aus: Ad. Mater. 2000, 12, No. 21, November 2 p. 1563
ICSM 2000 and the Advanced Materials
By Esther G. Levy*
Solar cells, light-emitting diodes, photonic crystals, and electrically driven lasers are just some of the applications of synthetic metals that have been developed since the first serious investigations on these materials began over 25 years ago. Stimulated by the discovery of metallic conductivity in organic charge-transfer salts and metal chain compounds in the early 1970s, research in this field has flourished since then, particularly with the addition of doped conjugated polymers in the late 1970s—for which Alan MacDiarmid, Hideki Shirakawa, and Alan Heeger have just been awarded the 2000 Nobel Prize in Chemistry—and C60 and carbon nanotubes in the 1990s. Its growth and success is reflected in that of the biennial International Conference on the Science and Technology of Synthetic Metals (ICSM), a conference devoted to the synthesis, chemical and physical properties, and applications of organic semiconductors, conjugated polymers, organic charge-transfer salts, and organic metals and superconductors. As highlighted in the Essay on page 1565, this conference, which was established in 1976 and was attended by around 100 people, has expanded significantly over the years both in terms of size (over 1000 participants in 1998 and 2000) and range of topics covered.
This year‘s ICSM took place in Bad Gastein, Austria from July 15-21 and addressed topics ranging from conjugated polymers and supramolecular architectures to molecular magnets, carbon nanotubes, and organic photovoltaic devices. The conference comprised two daily plenary lectures, three parallel microsymposia, and daily poster sessions, as well as social events. Despite its size, the organizers very successfully maintained an intimate atmosphere for the exchange of ideas, particularly at the coffee breaks and poster sessions.
Two independent prizes were presented for the first time at ICSM 2000—the Industrial Award and the Advanced Materials lnnovation Prize. The Industrial Award is an ICSM Organizing Committee initiative, sponsored by industry. The award is presented to the scientists who contribute the most innovative scientific work at the meeting. This year Dr. Bertram Batlogg, Dr. J. Hendrik Schön, and Dr. Christian Kloc were selected for their work on electrically pumped organic lasers and superconductivity in pentacene. See this issue‘s Materials Forum section on page 1562 for further details.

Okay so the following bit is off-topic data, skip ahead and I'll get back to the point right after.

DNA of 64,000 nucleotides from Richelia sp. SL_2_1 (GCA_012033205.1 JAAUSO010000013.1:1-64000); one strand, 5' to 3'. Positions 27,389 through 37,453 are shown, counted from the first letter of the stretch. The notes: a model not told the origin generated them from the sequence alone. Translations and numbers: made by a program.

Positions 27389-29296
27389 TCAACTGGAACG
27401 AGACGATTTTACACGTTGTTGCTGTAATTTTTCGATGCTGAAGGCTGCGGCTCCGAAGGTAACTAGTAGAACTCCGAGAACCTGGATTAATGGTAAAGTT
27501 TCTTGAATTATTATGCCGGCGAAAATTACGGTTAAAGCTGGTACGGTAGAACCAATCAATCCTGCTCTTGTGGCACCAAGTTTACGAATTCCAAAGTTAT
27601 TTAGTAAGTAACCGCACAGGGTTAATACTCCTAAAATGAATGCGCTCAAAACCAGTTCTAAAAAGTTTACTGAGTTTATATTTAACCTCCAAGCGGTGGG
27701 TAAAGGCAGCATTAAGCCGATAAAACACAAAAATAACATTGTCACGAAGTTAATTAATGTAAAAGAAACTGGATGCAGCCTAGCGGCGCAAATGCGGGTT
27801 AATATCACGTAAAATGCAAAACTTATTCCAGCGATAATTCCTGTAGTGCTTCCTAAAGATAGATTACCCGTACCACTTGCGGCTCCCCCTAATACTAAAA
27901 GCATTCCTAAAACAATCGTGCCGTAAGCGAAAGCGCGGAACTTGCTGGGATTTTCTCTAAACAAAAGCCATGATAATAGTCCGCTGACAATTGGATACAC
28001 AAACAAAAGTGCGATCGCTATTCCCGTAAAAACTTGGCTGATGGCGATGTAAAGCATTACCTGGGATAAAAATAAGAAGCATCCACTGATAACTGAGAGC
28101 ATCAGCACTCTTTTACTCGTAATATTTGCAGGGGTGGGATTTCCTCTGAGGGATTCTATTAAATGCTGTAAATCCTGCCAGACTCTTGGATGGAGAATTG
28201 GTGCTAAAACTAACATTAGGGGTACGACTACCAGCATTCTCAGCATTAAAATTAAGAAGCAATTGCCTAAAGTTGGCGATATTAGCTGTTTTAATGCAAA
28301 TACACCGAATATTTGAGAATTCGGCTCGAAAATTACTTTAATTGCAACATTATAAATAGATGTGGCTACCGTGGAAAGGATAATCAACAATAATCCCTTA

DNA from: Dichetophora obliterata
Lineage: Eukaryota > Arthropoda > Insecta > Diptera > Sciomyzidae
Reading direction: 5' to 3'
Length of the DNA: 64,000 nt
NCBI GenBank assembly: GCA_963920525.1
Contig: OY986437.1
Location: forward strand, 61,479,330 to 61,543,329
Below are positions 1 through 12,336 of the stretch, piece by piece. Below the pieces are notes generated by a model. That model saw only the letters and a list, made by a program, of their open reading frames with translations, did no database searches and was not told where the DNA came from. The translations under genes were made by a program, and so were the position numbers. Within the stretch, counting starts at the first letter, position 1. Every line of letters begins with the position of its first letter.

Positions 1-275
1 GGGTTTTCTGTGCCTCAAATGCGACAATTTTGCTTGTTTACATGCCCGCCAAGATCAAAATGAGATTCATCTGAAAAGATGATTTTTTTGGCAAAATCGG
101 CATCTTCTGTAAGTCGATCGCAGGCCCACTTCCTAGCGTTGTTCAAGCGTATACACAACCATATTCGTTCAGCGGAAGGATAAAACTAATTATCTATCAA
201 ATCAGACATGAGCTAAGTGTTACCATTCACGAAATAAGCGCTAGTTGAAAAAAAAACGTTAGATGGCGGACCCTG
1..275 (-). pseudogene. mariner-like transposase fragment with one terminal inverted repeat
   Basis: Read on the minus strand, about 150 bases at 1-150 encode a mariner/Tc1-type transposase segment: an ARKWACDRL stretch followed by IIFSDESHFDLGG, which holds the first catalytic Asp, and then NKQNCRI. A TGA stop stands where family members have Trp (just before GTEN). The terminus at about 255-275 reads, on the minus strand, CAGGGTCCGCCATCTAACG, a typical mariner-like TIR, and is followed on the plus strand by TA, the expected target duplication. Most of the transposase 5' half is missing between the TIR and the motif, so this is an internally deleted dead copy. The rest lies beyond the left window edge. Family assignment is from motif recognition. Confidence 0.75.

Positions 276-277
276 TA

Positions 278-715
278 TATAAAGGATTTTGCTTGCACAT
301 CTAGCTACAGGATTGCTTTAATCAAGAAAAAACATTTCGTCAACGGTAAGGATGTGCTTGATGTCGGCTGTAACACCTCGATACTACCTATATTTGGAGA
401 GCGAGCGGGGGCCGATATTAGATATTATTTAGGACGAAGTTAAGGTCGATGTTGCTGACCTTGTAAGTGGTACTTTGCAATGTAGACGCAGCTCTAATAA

The Advanced Materials Innovation Prize, which also had its debut at ICSM 2000, was sponsored by Advanced Materials. Its purpose is to encourage and reward young scientists who are carrying out research in the field of synthetic metals. The prize, consisting of first, second, and third place, is awarded to the young scientists who present the most innovative research at the ICSM. Three young scientists were selected this year from what proved to be an impressive number of young participants with excellent contributions.
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First place went to Dr. Elena Mena-Osteritz of the University of Ulm, Germany (see Fig. 1) for her work on imaging the self-assembly of oligo-, cyclo-, and polythiophenes using scanning tunneling microscopy.
She received € 1000 worth of Wiley-VCH books of her choice plus a free subscription to Advanced Materials. Thuc-Quyen Nguyen received € 500 worth of Wiley-VCH books plus a free subscription to Advanced Materials for her research on the control of energy transfer in oriented conjugated polymer-mesoporous silica composites. Meera Chandrasekhar was awarded a free subscription to Advanced Materials for her investigations on electronic transitions in p-phenylenes under pressure. Look out for Research News articles by these prize winners in an upcoming issue of Advanced Materials.
The next ICSM is set to take place in Shanghai in 2002. Judging from the explosion of research activity in this field over the past few years and the significance of the results presented at this year‘s conference, ICSM 2002 is certain to be a success.
Associate Editor, Advanced Materials
Pappelallee 3, D-69469 Weinheim (Germany)
Ad. Mater. 2000, 12, No. 21, November 2 © WILEY-VCH Verlag GmbH, D-69469 Weinheim, 2000 0935-9648100/2111-1563 $ 17.50+50/0 1563